Stalling Is Dangerous For Ukraine

KIEV, Ukraine -- Ukrainians should be proud of what they accomplished during the parliamentary elections on March 26.

President Viktor Yushchenko

They chose, once again, the values they had stood by during the 2004 Orange Revolution: a pro-Western president, an end to corruption and greater economic well-being through the re-privatization of questionably acquired state property. Around 42 percent gave the Orange parties the go-ahead to form a government to implement this platform.

The pro-Russian forces, comprising the Donetsk-based Party of Regions and the Communists, received 36 percent. The majority of voters rewarded politically those who wish to take them forward. They punished those who prefer ties with the past.

However, President Viktor Yushchenko does not appear to be listening. Weeks after the elections, there is little progress in the formation of a government, even though Ukraine badly needs to get on with national reforms in the judicial process, tax structure, health, education, social safety nets and much, much more.

There is little clarity why the Orange – former Prime Minister Yulia Tymosheno’s bloc with 22 percent, Our Ukraine with 13.9 percent and the Socialist Party with 5.6 percent – are not being asked to govern Ukraine.

In an April 4 Wall Street Journal Europe article, President Yushchenko listed his achievements of yesterday and lectures on the need for unity among all three winners. Unity in a democracy may not be the best option.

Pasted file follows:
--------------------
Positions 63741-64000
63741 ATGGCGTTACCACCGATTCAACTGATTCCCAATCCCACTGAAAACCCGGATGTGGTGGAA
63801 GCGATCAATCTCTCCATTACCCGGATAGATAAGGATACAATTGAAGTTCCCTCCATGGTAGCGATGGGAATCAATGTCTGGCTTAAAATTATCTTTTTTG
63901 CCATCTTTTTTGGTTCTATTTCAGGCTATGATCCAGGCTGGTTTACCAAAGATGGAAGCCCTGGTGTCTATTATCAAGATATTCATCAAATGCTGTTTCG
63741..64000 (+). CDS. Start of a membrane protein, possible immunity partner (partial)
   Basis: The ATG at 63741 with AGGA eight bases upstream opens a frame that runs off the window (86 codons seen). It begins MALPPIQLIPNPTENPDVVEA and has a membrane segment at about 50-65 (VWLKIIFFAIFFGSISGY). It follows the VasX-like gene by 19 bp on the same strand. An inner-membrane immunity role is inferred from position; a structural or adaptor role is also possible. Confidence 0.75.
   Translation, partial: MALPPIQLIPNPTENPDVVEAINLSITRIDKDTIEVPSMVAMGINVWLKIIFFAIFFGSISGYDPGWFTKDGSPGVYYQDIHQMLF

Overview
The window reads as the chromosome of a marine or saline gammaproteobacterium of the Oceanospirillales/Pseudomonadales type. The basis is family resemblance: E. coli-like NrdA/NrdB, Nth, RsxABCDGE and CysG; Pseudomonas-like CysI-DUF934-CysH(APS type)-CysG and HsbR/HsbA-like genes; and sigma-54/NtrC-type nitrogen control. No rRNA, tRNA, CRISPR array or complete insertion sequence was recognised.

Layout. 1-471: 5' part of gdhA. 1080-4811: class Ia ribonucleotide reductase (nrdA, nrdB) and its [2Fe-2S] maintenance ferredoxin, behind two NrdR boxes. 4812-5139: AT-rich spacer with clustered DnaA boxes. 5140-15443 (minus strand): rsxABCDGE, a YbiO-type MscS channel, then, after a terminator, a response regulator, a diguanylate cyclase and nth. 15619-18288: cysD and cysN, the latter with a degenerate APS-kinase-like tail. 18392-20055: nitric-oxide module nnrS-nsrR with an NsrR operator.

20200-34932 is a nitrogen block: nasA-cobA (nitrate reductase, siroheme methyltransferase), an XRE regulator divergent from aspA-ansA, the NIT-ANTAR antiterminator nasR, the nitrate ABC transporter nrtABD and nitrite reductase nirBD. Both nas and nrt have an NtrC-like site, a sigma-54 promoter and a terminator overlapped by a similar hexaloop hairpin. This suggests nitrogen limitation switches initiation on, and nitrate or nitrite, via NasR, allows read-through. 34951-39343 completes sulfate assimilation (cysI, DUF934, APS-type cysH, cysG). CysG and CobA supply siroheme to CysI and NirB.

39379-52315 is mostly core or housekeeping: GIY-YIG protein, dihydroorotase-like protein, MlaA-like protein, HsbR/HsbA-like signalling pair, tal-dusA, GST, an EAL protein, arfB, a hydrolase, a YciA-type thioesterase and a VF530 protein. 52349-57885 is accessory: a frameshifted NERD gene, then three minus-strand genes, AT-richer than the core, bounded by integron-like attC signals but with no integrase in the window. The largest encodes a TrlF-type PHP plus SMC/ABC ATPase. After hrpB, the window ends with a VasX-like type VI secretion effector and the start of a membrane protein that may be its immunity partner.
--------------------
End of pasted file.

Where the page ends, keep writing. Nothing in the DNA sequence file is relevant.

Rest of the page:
Without a strong opposition to serve as a people’s watchdog, it may tempt insiders to cut a favorable deal for themselves. It could even be dangerous. Ukraine has a long history of the ultimate in political unity – communist dictatorship.

Ukrainians should be very mindful of the danger this carries. The president’s stalling is undermining the will of the people. It is dangerous for Ukraine.

By stalling, President Yushchenko is not redeeming himself in the eyes of the people. Many blame him for splitting the Orange vote during the elections.

Despite that, and thanks to the former prime minister whom he fired, Yulia Tymoshenko’s commanding support gives the three Orange parties enough to lead in the Rada for the next four years.

For this, she seeks and rightfully deserves the position of prime minister. Asking her to put her political interests aside at this juncture seems inappropriate and begs the question: where do the President’s interests lie?

Ukrainians may recall that after the 2002 Rada elections Mr. Yushchenko allowed over 20 Our Ukraine members to join parties loyal to then-President Leonid Kuchma, thereby losing Our Ukraine’s rightfully won majority. Before that, there was his prominent absence from the anti-Kuchma riots.

Even then, Yushchenko would not join in with others to oust the corrupt pro-Russian government of President Kuchma. Many believe that he was instrumental in firing Yulia Tymoshenko twice: last summer, and when she served under President Kuchma in the late 90s.

The last election campaign of Our Ukraine was a bad judgment call, too. It was anemic and confusing, as if the president’s heart wasn’t in it. Sometimes the president’s interventions were simply not helpful. For instance, he undermined his credibility and that of the Orange parties by talking of punishing those who violate the electoral process.